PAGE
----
My biggest beef with Anakin’s arc is that it’s psychologically impossible. He doesn’t have the right background for becoming an adult who has no empathy, but he sure does things that people with empathy couldn’t cope with, including… well, just think about the scenes in Bespin between him and Luke from his point of view. “Can I use this kid? Is he powerful enough, yet not powerful enough to overtake me? Can I get everything I want by using him? Yes, now how do I manipulate him into siding with me? Ah, this isn’t working, fuck it, I’ll slice his hand off and force him to side with me? …oh, damn.” That’s pretty fucking empathy-free. AND YET we’re supposed to believe that by the end of Jedi something has changed and he’s capable of giving a damn about his son. NO HE IS NOT. He kills Palpatine not to save Luke but because that’s what he’s been trying to get Luke to help him with for ages, and hey, Luke frying like a piece of bacon is just the distraction he needed. Then he puts on an act to get Luke’s sympathy, because what else can he do to survive? Then when he doesn’t, somehow in Lucas’ theology, he’s redeemed by all this? WTF?

    Uh-huh. And that’s not even touching on the third ep, which I never saw, but have heard about.

  26. Patrick McGraw says

    My basic issue with Anakin’s story arc is this: It makes sense within the context of the SW universe, where being corrupted by the Dark Side of the Force has a clear physical and psychological effect on people. But the story is TOLD in the same way many a non-fantasy story has been told about redeeming sociopaths and narcissists.

    By itself, I think Anakin Skywalker’s story holds together well. But in the context of the society in which the story is being told? It winds up reinforcing a lot of crap.

  27. The Other Anne says

    Jennifer Kesler,

    I can honestly offthe top of my head think of only one fiction with a child born from rape and she is one of my favorite characters ever. Onyesonwu from Who Fears Death by Nnedi Okorafor.

    As for Star Wars, I hated the new trilogy, and I couldn’t keep watching the first update of the new one. I miss my old VHS tapes of the original ones without the added special effects and changed editing. Lucas gets no love from me. StarWars will always be a childhood love of mine but someone just needs to take back all of Lucas’s creative control.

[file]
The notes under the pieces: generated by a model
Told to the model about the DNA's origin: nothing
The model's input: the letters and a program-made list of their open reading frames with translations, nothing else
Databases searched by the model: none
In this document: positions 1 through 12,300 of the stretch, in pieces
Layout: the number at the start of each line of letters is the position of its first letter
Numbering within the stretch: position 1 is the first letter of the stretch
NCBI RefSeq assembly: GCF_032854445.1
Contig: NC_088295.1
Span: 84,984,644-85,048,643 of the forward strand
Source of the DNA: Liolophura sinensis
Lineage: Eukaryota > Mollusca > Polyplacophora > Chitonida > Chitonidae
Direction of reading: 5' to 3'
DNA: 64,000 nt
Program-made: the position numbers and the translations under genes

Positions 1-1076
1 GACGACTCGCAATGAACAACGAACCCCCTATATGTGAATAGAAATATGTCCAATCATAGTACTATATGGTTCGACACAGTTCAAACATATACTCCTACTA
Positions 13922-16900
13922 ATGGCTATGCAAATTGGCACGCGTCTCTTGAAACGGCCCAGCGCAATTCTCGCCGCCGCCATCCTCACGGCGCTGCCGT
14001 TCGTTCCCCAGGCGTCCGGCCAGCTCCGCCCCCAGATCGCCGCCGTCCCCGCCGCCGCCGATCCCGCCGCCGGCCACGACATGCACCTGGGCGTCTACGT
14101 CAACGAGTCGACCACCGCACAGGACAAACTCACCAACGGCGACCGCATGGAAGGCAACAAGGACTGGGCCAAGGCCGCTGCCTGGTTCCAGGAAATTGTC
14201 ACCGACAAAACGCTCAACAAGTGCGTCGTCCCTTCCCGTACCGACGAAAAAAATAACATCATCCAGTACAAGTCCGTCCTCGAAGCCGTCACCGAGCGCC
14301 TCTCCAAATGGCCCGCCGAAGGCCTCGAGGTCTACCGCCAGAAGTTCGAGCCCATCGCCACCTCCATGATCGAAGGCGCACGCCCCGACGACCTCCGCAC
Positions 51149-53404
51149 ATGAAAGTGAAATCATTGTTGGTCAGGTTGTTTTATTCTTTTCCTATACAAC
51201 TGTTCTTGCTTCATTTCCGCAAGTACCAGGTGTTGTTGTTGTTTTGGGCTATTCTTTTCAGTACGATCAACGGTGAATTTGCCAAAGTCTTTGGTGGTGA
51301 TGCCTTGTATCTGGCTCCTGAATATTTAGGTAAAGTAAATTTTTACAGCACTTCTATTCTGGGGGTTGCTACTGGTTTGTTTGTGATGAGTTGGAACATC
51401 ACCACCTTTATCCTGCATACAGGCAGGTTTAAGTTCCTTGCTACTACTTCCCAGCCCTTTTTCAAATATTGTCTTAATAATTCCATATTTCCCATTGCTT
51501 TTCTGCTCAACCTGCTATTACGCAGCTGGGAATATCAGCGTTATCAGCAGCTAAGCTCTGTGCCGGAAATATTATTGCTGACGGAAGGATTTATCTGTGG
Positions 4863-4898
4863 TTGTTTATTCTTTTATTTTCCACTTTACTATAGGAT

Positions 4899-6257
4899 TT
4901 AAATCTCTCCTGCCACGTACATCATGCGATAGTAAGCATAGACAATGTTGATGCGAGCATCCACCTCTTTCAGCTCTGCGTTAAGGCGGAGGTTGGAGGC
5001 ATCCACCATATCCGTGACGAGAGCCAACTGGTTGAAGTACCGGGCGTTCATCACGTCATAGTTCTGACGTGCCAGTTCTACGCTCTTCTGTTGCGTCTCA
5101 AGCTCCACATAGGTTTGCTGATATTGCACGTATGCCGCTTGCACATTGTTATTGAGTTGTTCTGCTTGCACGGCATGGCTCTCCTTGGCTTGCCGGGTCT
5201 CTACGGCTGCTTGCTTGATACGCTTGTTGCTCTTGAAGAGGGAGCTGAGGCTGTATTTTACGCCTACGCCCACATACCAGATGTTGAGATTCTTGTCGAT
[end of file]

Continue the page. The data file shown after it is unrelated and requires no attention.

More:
28. says

    Sounds like something I should check out.

    BTW, you can see restored versions of the original SW movies – before he added CGI and stupid screams and so on – via Netflix. They were extras in one of the new sets. The quality isn’t quite what I expected, compared to re-mastered DVDs of similarly aged stories, but they ARE the original versions. I re-watched SW and ESB recently and was unable to keep the prequel bullshit out of my head and hated them. I’m thinking I’ll try them again sometime, with a deliberate attempt to forget everything that came post-1983.

  29. says

    Raven from the Teen Titans comic books was born from rape, I think. The demon Trigon raped her mother. Of course, they didn’t do that in the kids’ cartoon version.
    (I totally give SW a pass with that too, I was basically just ranting. The rape aspect was just one of the many ways Anakin’s family’s slavery was glossed over. And, I’m the last person to advocate for more rape as womens’ backstories, but in this case it would have been believable.)

    Not only was Jedi’s “redemption” arc unbelievable, but his growth from childhood into complete monster was too, if we are to believe what we are shown. We have a happy, “golly gosh!” kid without a hint of darkness who becomes an emo teenager and all of a sudden he’s able to kill innocents and “turn”? It would have been so much better if the boy had been portrayed as very troubled to begin with, yet charismatic and talented enough to fool Obi-Wan and Yoda into thinking he was the second coming. Basically, a sociopath. But I think that was beyond Lucas’s writing ability.
    And I think his and Padme’s relationship should have turned abusive, forcing her to flee with the kids (and hello! It would have jived with Leia’s memories of her mom, der!) I think he should have ultimately caught Padme and killed her for daring to leave him. What is this death-by-childbirth crap?

  30. says

    Patrick McGraw,

    Well, I never bought the ending of ROTJ, not even when I was 10. I already had the life experience to tell me people don’t go from cynically using you like a tool to giving a damn whether you live or die just because you show them you’d rather die than turn out like them.

    For a long time I tried to buy that the Force made things work differently there, but there were problems with that view. (1) The Force just happens to make it work exactly like the Pope says it does? Um. (2) Yoda said “once you start down the dark path”, that’s it. I assumed that was based on a long history of nobody coming back from the dark side, and nothing (by 1983) indicated Anakin was so extraordinary that he could pull that off. (Besides, I think we’re supposed to think Luke redeemed him, and that would mean Luke was the really special Force badass.)

    If, in hindsight, the whole point was that Anakin was so very special that he COULD go to the dark side AND return, AND there was some reason this had to happen, it got lost in the vague murmurings about “imbalance in the Force” and how the chosen one was supposed to fix it. Also, the problem with that version of the story is it renders Luke nothing but a tool Anakin used to redeem himself… and then we are right back in sociopath territory.

    I respect your take on it, I just can’t agree.

  31. Ara says

    Jennifer Kesler,